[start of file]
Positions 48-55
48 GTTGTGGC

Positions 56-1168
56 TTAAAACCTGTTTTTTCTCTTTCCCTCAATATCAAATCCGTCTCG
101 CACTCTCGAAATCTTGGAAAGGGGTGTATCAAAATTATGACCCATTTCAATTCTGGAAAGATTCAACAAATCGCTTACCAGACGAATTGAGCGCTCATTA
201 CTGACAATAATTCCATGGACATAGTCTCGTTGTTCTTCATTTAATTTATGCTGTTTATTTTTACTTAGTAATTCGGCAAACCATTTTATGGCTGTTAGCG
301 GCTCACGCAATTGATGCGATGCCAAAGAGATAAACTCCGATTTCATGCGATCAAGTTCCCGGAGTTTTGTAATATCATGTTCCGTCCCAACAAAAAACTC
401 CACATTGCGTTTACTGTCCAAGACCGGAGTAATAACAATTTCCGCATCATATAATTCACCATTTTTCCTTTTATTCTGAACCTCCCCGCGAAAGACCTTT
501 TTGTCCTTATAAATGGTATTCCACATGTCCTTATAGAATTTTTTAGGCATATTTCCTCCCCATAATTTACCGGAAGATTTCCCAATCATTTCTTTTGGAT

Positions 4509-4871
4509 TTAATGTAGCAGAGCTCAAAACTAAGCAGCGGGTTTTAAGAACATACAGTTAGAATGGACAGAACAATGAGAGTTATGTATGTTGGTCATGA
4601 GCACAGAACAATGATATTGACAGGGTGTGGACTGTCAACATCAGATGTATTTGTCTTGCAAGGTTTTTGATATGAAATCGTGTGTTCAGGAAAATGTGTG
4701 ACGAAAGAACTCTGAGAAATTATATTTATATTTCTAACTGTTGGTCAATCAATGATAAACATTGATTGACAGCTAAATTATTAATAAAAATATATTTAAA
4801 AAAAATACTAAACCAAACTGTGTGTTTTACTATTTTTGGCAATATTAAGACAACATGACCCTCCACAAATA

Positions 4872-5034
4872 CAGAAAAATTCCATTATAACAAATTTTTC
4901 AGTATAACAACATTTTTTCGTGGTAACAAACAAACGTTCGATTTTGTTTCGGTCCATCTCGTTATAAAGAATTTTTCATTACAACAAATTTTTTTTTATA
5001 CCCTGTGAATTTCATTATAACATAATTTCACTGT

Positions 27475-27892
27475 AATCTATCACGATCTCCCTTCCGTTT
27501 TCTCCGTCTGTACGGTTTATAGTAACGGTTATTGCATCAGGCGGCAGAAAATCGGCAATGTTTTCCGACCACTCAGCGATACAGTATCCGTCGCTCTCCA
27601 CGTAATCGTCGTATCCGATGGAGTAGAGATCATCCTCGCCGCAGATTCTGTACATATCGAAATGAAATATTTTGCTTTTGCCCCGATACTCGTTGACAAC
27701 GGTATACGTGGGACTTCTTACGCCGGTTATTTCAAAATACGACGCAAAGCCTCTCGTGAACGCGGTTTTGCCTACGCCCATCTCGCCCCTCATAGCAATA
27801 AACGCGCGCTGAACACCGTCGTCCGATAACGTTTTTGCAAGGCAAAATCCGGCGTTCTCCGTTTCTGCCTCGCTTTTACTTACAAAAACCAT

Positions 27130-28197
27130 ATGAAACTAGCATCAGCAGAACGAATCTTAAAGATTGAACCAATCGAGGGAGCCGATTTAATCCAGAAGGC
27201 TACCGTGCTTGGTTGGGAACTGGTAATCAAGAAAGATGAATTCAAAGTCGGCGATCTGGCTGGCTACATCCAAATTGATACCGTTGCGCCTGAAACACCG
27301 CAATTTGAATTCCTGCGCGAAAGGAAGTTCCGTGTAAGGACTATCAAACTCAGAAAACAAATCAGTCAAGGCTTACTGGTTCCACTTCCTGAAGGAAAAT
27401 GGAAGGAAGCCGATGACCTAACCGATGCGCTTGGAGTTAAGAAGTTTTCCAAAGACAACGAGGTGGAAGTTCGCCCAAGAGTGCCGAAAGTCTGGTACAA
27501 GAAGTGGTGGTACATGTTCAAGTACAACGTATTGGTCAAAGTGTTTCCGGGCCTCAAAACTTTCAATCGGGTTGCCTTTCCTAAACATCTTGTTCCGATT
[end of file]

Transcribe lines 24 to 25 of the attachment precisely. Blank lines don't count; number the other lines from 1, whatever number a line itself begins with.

27801 AACGCGCGCTGAACACCGTCGTCCGATAACGTTTTTGCAAGGCAAAATCCGGCGTTCTCCGTTTCTGCCTCGCTTTTACTTACAAAAACCAT

Positions 27130-28197